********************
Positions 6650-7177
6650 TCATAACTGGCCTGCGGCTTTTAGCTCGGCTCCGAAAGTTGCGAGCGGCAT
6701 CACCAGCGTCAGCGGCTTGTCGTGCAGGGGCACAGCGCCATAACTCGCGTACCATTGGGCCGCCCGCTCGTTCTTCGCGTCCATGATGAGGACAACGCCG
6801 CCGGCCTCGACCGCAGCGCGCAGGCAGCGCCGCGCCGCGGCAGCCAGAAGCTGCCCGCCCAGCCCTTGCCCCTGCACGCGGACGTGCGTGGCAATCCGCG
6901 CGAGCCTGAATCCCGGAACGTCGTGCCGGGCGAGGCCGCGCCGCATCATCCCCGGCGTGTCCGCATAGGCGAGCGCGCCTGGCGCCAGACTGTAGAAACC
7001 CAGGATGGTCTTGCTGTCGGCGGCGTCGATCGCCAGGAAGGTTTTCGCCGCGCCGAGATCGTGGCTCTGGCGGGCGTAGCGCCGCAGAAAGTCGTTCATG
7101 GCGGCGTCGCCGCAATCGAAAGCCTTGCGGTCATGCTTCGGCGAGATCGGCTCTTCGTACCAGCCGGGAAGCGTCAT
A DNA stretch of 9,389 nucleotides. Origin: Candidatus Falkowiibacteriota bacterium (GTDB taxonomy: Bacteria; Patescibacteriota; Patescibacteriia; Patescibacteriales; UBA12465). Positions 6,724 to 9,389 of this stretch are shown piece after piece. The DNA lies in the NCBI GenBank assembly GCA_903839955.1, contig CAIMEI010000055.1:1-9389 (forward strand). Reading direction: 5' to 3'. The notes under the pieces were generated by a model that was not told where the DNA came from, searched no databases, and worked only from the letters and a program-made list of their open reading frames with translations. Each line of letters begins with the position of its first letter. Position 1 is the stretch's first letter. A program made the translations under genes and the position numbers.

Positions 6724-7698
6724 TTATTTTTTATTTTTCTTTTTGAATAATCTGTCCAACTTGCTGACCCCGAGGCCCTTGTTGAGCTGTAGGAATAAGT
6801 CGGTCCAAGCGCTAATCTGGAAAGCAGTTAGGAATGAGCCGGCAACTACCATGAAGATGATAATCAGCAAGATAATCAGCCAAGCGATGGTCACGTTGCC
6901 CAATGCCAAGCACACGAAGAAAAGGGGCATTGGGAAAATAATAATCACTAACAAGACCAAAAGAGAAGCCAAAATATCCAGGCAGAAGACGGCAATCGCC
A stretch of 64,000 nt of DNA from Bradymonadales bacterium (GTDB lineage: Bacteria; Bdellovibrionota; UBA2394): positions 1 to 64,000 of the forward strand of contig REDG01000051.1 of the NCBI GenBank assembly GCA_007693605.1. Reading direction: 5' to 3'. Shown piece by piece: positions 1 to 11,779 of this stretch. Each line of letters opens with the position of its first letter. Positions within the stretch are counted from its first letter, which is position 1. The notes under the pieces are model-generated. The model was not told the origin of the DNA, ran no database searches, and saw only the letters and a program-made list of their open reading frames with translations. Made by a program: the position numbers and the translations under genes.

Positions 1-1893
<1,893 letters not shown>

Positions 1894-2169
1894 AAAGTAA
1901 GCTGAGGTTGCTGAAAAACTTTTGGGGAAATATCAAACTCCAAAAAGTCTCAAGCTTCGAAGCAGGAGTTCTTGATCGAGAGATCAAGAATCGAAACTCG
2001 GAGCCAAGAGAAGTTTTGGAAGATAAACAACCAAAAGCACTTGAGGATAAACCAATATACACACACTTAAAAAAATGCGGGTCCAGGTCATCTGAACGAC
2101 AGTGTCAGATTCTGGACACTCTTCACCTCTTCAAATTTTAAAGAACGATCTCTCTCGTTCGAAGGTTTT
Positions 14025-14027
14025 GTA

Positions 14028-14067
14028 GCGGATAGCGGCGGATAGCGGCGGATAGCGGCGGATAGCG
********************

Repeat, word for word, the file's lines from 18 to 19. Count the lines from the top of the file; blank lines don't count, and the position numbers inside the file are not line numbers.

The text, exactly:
1901 GCTGAGGTTGCTGAAAAACTTTTGGGGAAATATCAAACTCCAAAAAGTCTCAAGCTTCGAAGCAGGAGTTCTTGATCGAGAGATCAAGAATCGAAACTCG
2001 GAGCCAAGAGAAGTTTTGGAAGATAAACAACCAAAAGCACTTGAGGATAAACCAATATACACACACTTAAAAAAATGCGGGTCCAGGTCATCTGAACGAC